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Mysterious Chemistry of the Polar Stratosphere

Since the discovery of the ozone hole more than three decades ago, the processes leading to ozone depletion in the stratosphere have been largely understood: This is caused by chlorine emissions into the atmosphere from chlorofluorocarbons (CFCs), which were used, for example, as refrigerants in refrigerators. In recent years, research has therefore concentrated on still unresolved issues relating atmospheric chemistry. An international research team with Jülich participation has now discovered a discrepancy when comparing models with measurements of hydrogen chloride in early polar winter, the period before the ozone hole forms. According to this, hydrogen chloride is depleted much faster in the polar stratosphere than simulated by the models. The results have now been published in the journal Atmospheric Chemistry and Physics.

The results indicate that there should be an unknown chemical process in this layer of the atmosphere that leads to the depletion of hydrogen chloride. The researchers showed that the hitherto unexplained process is related to the occurrence of so-called polar stratospheric clouds (PSCs). Further studies will show whether a reaction with these clouds may be triggered by cosmic radiation. The scientists now want to find this missing atmospheric chemical process using laboratory or field measurements in order to improve the forecasts and thus the models.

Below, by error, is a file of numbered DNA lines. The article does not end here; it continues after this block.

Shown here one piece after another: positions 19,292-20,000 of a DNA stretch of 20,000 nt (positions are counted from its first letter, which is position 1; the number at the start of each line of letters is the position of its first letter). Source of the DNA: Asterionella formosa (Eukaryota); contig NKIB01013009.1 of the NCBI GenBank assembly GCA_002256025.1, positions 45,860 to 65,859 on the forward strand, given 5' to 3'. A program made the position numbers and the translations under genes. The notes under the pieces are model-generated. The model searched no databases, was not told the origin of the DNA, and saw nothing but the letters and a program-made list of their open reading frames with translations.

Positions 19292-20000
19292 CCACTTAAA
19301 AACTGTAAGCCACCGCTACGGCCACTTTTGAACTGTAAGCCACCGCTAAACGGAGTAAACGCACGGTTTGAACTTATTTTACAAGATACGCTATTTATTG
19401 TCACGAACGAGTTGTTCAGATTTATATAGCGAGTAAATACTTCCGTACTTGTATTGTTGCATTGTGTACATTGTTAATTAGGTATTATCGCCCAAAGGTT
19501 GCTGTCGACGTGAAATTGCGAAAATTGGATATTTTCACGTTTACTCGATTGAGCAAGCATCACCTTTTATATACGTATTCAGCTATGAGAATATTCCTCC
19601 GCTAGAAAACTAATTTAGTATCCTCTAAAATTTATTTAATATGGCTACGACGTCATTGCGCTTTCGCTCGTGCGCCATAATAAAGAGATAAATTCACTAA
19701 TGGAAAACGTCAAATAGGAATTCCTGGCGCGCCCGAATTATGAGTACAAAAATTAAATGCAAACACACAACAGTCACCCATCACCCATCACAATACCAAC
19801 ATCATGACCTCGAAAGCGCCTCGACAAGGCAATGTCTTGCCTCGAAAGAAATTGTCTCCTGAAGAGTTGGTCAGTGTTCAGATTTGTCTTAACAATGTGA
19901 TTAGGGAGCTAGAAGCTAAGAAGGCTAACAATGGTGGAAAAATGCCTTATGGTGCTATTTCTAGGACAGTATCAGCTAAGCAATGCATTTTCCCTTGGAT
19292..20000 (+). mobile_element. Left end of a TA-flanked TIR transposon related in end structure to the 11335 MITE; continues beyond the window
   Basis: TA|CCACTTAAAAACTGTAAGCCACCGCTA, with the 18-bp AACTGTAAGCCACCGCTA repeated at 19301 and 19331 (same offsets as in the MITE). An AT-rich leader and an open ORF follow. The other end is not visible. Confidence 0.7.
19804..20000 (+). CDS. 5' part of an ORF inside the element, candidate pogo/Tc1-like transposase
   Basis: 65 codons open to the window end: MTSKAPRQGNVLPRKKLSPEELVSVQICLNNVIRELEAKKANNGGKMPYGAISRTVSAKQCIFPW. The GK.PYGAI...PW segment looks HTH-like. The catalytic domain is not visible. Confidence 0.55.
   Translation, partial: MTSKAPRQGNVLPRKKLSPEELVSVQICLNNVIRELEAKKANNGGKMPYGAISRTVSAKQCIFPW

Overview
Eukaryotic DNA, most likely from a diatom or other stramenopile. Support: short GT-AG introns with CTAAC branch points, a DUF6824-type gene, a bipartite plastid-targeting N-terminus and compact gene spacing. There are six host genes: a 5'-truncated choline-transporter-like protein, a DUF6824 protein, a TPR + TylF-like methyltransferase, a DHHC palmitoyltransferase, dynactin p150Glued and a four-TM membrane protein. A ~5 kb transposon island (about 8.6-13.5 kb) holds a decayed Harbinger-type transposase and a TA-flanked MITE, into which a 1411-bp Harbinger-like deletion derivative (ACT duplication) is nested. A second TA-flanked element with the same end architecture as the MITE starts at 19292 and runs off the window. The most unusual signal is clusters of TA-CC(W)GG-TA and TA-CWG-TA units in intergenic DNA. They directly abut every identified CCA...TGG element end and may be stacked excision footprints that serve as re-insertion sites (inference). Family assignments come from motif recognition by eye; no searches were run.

Original publication:

Grooß, J.-U., R. Müller, R. Spang, I. Tritscher, T. Wegner, M. P. Chipperfield, W. Feng, D. E. Kinnison, and S. Madronich, On the discrepancy of HCl processing in the core of the wintertime polar vortices, Atmos. Chem. Phys., 18, 8647-8666,

DOI:10.5194/acp-18-8647-2018

More informations

Press release "New findings on the chemistry of chlorine radicals in the ozone hole"


Satellite observations and model simulations of hydrogen chloride in about 21 km altitude for 20 July 2011Satellite observations and model simulations of hydrogen chloride in about 21 km altitude for 20 July 2011


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